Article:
The business community has a thought leadership gap—and a big one. They’re trying to fill it with money, which is a start, but will only go so far.
But judging by business leaders’ own estimates, whoever manages to bridge the chasm will see plenty of money coming back their way.
The divide is stark: More than 9 in 10 top executives (92%) say that thought leadership is “critical to building authority in my industry,” according to a recent Harris Poll survey of company leaders (director level and above) from a mix of industries. Similar numbers say that they personally consume thought leadership (90%) and that it indicates industry leadership (93%). And yet few seem to be doing it well: Hardly more than a quarter (28%) said that their organization has a robust thought leadership strategy while only 20% characterized their company’s approach as highly effective. Ouch.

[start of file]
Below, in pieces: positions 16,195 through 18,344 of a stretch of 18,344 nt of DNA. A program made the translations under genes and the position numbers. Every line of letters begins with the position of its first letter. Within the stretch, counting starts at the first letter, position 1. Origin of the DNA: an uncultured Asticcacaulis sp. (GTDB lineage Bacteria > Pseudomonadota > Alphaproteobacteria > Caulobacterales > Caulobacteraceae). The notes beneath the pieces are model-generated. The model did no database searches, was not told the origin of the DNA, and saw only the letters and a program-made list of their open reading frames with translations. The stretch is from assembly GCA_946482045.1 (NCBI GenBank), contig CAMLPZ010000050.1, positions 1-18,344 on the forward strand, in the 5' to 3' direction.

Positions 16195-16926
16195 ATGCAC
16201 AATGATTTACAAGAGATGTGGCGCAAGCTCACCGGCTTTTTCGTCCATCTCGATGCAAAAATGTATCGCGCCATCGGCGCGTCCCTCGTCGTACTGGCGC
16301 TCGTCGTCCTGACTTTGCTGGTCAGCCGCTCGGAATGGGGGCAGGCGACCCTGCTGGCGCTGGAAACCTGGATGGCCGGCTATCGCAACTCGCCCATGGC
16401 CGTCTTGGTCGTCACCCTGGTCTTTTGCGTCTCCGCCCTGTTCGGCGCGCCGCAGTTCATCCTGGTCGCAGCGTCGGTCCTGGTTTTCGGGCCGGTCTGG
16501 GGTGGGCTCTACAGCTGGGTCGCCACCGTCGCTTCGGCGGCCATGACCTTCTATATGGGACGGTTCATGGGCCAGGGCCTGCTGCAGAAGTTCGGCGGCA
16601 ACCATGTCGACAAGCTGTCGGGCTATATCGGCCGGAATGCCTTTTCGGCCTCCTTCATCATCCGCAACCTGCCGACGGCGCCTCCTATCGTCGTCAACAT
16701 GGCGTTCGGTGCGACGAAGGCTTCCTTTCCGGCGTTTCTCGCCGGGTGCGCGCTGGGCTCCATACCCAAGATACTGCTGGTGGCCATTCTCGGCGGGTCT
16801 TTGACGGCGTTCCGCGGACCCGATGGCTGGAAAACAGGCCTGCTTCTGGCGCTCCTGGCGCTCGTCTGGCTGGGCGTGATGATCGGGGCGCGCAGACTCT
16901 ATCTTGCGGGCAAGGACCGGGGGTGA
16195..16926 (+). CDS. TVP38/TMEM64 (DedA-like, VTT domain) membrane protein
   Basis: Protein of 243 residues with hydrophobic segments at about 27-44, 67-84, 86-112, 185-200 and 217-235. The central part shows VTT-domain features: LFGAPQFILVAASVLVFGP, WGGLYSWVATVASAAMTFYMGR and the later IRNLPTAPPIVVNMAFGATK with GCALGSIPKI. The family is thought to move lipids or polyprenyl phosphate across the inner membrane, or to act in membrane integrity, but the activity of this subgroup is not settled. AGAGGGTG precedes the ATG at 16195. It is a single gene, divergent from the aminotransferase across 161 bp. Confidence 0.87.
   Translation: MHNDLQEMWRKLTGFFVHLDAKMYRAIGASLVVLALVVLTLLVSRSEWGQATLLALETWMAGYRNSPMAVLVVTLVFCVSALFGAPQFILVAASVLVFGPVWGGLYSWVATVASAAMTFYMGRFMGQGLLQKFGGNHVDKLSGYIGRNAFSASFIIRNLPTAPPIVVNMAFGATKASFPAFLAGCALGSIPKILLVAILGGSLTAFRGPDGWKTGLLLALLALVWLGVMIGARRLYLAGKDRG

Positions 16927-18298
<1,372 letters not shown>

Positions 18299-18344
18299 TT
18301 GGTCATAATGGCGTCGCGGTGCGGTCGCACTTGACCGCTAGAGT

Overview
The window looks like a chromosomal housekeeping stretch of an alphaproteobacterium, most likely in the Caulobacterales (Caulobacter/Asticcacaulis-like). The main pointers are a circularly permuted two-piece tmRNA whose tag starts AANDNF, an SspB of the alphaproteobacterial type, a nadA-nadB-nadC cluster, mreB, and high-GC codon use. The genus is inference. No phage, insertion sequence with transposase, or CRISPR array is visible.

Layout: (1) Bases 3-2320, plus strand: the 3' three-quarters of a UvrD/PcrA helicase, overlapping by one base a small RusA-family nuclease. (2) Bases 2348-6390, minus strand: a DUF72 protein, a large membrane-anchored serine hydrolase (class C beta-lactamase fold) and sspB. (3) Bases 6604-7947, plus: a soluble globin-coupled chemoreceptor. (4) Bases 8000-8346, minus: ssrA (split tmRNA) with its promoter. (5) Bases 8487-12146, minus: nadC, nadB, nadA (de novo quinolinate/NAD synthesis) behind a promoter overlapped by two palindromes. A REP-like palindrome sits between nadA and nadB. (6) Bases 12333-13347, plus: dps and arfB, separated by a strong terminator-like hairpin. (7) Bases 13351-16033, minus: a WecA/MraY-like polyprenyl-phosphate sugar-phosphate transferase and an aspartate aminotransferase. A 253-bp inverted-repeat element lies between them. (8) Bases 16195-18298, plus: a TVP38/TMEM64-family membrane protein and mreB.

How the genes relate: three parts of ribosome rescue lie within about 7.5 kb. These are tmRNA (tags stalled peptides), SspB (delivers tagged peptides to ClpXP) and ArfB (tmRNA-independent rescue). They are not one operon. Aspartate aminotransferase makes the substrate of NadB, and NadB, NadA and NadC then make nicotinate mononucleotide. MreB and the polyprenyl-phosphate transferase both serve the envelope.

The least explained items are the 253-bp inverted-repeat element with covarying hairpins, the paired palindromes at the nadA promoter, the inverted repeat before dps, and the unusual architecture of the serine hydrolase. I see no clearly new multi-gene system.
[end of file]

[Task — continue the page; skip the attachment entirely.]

Getting it right is important for more than just executive vanity. The executives surveyed estimated that thought leadership drives an annual value of $2.7 million for their brands—a figure that rises to $3.6 million among Fortune 100 executives.
Thought leadership as a concept is relatively new, originating in the early 1990s—just about the time that the internet started democratizing media. As traditional gatekeepers disappeared and platforms proliferated, so did opportunities for leaders to demonstrate their expertise.